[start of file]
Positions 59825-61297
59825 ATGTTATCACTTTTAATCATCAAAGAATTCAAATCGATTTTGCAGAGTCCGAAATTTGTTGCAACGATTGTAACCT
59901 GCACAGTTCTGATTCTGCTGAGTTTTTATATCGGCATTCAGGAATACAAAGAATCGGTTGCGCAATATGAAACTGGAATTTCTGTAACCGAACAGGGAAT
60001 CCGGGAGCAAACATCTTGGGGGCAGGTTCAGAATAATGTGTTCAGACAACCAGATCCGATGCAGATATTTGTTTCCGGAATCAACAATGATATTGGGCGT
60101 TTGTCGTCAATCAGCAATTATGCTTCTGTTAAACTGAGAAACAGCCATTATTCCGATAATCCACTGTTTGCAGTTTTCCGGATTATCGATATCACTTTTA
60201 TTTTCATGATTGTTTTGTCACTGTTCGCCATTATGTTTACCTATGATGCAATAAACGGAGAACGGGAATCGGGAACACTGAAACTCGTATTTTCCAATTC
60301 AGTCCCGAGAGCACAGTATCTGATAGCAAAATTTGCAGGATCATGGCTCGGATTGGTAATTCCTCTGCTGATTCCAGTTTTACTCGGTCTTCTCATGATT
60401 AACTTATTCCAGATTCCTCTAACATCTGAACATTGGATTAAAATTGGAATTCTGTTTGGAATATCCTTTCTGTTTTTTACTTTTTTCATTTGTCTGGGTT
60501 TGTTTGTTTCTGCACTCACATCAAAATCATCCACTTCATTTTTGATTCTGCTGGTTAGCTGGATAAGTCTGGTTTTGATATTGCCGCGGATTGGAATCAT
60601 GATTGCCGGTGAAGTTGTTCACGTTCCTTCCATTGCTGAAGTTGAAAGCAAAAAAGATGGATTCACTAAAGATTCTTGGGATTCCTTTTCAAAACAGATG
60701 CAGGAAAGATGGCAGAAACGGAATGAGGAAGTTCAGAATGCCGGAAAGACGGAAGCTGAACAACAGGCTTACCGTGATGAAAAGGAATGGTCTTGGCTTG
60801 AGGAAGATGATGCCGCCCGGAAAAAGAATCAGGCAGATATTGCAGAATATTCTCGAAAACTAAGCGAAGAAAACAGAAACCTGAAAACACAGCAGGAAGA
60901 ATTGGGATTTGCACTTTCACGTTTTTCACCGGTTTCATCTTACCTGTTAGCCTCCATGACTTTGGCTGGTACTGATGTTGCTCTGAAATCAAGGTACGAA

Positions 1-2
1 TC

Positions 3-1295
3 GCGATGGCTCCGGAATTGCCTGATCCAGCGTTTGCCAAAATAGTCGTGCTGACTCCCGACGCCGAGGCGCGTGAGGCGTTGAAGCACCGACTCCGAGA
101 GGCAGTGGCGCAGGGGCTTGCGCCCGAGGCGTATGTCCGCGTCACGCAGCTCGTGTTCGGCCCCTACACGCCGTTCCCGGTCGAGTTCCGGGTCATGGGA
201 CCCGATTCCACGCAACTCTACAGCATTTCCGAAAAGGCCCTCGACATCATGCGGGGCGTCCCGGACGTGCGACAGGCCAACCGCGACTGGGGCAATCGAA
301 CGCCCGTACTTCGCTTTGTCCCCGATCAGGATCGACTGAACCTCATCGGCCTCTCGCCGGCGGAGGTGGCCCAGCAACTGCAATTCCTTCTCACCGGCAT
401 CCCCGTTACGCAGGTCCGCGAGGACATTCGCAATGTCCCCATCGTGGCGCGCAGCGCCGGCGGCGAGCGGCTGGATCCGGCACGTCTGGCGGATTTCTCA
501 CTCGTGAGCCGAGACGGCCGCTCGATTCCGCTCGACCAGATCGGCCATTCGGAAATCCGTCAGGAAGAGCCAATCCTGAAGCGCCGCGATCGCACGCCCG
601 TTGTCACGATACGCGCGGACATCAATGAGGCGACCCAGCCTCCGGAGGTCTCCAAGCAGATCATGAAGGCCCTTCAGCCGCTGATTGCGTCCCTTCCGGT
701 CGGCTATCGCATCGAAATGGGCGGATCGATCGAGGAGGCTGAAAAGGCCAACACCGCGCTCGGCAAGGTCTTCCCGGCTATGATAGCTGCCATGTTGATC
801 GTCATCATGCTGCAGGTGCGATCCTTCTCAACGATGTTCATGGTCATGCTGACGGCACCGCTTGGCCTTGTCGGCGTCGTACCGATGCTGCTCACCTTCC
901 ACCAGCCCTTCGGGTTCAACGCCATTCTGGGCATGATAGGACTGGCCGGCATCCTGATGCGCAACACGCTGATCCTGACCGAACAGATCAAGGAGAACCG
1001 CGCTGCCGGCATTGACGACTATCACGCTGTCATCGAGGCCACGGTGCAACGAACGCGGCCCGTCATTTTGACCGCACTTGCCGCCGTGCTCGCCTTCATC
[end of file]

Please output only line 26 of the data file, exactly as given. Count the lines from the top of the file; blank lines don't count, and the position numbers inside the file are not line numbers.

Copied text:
901 ACCAGCCCTTCGGGTTCAACGCCATTCTGGGCATGATAGGACTGGCCGGCATCCTGATGCGCAACACGCTGATCCTGACCGAACAGATCAAGGAGAACCG